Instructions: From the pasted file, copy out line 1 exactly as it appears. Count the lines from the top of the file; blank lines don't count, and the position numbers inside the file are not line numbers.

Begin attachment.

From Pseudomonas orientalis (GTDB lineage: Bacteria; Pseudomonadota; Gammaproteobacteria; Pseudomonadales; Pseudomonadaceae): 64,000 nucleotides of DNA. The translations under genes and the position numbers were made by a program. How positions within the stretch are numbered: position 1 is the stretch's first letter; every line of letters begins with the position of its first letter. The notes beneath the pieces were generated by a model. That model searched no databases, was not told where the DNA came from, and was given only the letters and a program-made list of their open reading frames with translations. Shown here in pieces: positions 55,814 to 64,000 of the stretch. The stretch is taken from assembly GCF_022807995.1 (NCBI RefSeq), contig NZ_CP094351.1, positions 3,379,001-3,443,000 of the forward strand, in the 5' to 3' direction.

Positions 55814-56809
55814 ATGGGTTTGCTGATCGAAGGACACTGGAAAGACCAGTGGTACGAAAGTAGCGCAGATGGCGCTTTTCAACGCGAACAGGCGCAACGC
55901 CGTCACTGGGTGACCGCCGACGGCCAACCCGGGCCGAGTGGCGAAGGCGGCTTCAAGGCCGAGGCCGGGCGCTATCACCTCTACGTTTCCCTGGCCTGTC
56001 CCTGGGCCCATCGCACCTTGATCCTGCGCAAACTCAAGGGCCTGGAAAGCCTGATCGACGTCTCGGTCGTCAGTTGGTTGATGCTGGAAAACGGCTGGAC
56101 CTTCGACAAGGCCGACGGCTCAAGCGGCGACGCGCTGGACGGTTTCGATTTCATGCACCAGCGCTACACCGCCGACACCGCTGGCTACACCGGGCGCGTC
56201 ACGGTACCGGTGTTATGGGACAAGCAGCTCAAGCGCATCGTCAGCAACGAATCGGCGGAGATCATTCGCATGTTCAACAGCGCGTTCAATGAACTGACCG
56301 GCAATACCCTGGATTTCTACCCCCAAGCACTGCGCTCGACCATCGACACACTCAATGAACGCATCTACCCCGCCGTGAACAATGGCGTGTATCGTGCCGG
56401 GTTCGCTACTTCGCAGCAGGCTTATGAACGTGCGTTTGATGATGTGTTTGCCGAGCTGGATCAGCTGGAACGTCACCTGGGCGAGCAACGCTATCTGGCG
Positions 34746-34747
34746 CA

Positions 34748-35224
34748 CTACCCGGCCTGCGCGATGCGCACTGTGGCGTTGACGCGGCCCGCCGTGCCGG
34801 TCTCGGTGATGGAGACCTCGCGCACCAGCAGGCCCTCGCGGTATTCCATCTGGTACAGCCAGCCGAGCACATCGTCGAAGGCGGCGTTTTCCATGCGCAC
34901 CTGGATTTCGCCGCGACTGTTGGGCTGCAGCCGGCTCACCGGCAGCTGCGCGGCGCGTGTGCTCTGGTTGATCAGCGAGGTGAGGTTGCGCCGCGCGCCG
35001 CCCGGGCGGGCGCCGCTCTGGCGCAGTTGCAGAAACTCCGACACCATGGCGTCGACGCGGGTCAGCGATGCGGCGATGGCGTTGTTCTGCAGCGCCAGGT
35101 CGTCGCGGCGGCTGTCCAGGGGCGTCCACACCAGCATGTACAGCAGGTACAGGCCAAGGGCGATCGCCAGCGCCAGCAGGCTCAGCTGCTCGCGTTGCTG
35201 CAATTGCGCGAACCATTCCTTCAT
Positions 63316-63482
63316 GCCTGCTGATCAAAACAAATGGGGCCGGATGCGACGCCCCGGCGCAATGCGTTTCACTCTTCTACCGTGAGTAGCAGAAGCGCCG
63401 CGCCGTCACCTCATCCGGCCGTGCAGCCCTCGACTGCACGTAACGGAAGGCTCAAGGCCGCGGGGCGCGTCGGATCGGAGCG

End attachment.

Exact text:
From Pseudomonas orientalis (GTDB lineage: Bacteria; Pseudomonadota; Gammaproteobacteria; Pseudomonadales; Pseudomonadaceae): 64,000 nucleotides of DNA. The translations under genes and the position numbers were made by a program. How positions within the stretch are numbered: position 1 is the stretch's first letter; every line of letters begins with the position of its first letter. The notes beneath the pieces were generated by a model. That model searched no databases, was not told where the DNA came from, and was given only the letters and a program-made list of their open reading frames with translations. Shown here in pieces: positions 55,814 to 64,000 of the stretch. The stretch is taken from assembly GCF_022807995.1 (NCBI RefSeq), contig NZ_CP094351.1, positions 3,379,001-3,443,000 of the forward strand, in the 5' to 3' direction.